All the difficulty is concerning the word παράκλητος, which our translation renders “the Comforter.” It is true, indeed, that the verb παρακαλεῖν is of a very large and unlimited signification; it sometimes signifies 400to comfort, very frequently to preach, teach, and exhort, and sometimes to plead as an advocate the cause of another. And this seems to be the proper notion of the word παράκλητος in this place, “the advocate or patron of a cause,” one that pleads for the party accused. And in this sense, and no other, Christ is called our παράκλητος, or “advocate with the Father:” (1 John ii. 1.) “If any man sin, we have an advocate with the Father, Jesus Christ the righteous.” And as Christ is our advocate with the Father in heaven; so the Spirit is Christ’s advocate here on earth, and pleads his cause with the world. And it is very observable, that this very word paraclete, though it be not a Hebrew, but a Greek word, is frequently used both by the Chaldee paraphrast, and other Jewish writers, in this sense of an advocate. And that this notion of the word agrees best with this place, I shall clearly shew, when I come to the second head of my discourse; namely, To shew the happy consequence and effect of the corning of the Holy Ghost, viz. the convincing of the world how injuriously they had dealt with Christ, and the clear vindication of his innocency, which is the proper office and work of an advocate.

Having thus fixed the notion of the word παράκλητος in this place, we will now inquire what necessity or expediency there was, that Christ should leave the world, in order to the coming of the Holy Ghost: “It is expedient for you that I go away: for if I go not away, the advocate will not come unto you; but if I depart, I will send him unto you.”

And of this I shall give an account in these two particulars:

I. From the method of the Divine dispensation, 401in the redemption and .salvation of man by Jesus Christ.

II. From the rational suitableness and congruity of this dispensation.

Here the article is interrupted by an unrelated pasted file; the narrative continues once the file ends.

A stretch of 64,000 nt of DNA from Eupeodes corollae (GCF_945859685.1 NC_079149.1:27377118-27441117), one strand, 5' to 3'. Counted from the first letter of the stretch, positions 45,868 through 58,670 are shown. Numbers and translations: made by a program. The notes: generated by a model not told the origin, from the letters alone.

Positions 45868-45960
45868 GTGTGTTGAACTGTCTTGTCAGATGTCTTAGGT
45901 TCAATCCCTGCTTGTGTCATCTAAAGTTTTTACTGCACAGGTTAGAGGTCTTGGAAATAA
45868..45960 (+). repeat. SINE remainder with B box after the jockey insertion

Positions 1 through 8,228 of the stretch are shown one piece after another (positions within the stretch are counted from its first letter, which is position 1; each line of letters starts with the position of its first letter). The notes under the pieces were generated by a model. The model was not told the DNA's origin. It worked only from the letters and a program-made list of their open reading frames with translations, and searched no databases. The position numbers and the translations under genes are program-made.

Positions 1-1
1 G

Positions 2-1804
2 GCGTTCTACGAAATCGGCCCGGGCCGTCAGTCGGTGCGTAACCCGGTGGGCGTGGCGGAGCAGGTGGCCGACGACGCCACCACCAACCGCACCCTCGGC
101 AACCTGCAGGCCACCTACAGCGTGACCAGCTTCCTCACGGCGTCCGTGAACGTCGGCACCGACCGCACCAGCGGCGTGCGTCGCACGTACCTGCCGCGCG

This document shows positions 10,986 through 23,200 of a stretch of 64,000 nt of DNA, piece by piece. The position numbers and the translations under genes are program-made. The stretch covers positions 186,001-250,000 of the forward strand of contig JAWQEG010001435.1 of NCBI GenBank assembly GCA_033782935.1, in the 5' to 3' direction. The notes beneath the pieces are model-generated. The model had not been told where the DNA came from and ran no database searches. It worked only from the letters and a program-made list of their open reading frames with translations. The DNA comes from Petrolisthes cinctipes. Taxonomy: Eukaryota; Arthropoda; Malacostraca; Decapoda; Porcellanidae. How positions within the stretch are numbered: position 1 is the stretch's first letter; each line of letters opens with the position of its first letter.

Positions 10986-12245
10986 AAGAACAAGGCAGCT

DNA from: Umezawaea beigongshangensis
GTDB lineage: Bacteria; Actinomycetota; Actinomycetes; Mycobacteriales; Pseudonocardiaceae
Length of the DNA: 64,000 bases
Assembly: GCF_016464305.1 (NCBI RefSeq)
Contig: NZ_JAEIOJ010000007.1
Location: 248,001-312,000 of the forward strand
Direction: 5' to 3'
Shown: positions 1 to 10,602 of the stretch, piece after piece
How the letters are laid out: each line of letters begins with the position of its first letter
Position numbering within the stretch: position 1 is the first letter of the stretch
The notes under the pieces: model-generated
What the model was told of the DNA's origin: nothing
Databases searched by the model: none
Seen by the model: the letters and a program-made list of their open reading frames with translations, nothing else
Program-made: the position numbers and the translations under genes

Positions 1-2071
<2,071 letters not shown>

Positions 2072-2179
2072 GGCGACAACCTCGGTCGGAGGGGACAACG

I. From the method of the Divine dispensation in the redemption and salvation of man by Jesus Christ. Thus the Scripture tells us, that God in his infinite wisdom had designed and ordered things that the Son of God should come into the world, and live in a mean and abject condition; that he should be despised and rejected of men, persecuted and put to death; and that, as a reward of all this submission and suffering, he should be raised again from the dead, taken up into heaven, and placed “on the right hand of the Majesty on high;” and that in the triumph of his ascension, he should lead captive death and hell, and all the powers of darkness; and being entered into the highest heavens, and set on the right hand of God, as an act of power and royalty, he should send down his Holy Spirit in miraculous gifts upon men, for the conviction of the world, that the doctrine which he commanded his apostles to publish to all nations was from God. And therefore the apostle St. Paul tells us expressly, that the communication of these gifts of the Spirit was the proper effect and consequent of our Lord’s exaltation, and one of the first acts of royalty which he exercised, after he was possessed of his glorious kingdom; (Ephes. iv. 7, 8.) where, speaking of the various gifts of the Spirit, “Unto every one of us (saith he) is given grace, according to the measure of the gift of Christ.” For which he cites the prediction of David; (Psal. lxviii. 18.) “Wherefore he saith, When he ascended up on high, he led captivity captive, and gave gifts 402unto men.” And, “he gave some apostles, and some prophets, and some evangelists, and some pastors and teachers.” So that we plainly see, that this was the dispensation of God, and the method which his wisdom hath pitched upon, that our Lord should first leave the world, and be taken up into glory, and then send down the Holy Ghost, in the plentiful effusion of miraculous gifts. So this evangelist expressly tells us in another place, which gives great light to the text; (John vii. 39.) “But (says he) spake he of the Spirit, which they that believe on him should receive: for the Holy Ghost was not yet given, because Jesus was not yet glorified.” Implying that, according to the Divine disposal, it was ordered, first, that Christ should be glorified, and being invested in his kingdom and glory, that then he should do acts of grace, and, like a king at his coronation, scatter and dispense his gifts among men, by sending down his Holy Spirit among them. And accordingly we find St. Peter, (Acts ii.) after that the Holy Ghost came down upon them, giving this account of it; (ver. 32, 33.) “This Jesus hath God raised up, whereof we are all witnesses: therefore being by the right hand of God exalted, and having received of the Father the promise of the Holy Ghost, he hath shed forth that which ye now see and hear;” meaning the gift of tongues; so that he resolves it into the dispensation of God, who had thus designed and ordered things. And therefore, in the